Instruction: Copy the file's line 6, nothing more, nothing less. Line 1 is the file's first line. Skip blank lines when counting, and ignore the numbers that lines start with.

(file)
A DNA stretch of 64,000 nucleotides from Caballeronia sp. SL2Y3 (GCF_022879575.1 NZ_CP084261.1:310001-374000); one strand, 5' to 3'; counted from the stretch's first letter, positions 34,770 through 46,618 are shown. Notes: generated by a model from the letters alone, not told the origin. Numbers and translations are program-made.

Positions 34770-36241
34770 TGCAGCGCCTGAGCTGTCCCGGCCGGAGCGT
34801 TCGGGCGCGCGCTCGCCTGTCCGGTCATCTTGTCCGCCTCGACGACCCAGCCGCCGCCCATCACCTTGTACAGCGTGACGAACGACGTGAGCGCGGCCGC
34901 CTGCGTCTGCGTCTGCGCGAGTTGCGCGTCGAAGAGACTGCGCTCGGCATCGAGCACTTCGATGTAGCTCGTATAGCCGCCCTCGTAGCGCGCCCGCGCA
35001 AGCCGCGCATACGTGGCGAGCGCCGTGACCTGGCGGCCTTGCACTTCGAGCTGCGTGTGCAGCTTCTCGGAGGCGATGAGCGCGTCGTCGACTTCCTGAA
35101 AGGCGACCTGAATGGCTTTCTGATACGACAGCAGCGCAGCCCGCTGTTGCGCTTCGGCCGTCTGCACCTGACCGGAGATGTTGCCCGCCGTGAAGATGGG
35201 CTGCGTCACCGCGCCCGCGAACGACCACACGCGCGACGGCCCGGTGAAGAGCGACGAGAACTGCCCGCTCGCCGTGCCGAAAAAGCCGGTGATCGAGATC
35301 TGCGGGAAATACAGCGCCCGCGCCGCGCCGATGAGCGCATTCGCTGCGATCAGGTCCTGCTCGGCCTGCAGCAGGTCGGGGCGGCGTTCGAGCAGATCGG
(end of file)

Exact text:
35001 AGCCGCGCATACGTGGCGAGCGCCGTGACCTGGCGGCCTTGCACTTCGAGCTGCGTGTGCAGCTTCTCGGAGGCGATGAGCGCGTCGTCGACTTCCTGAA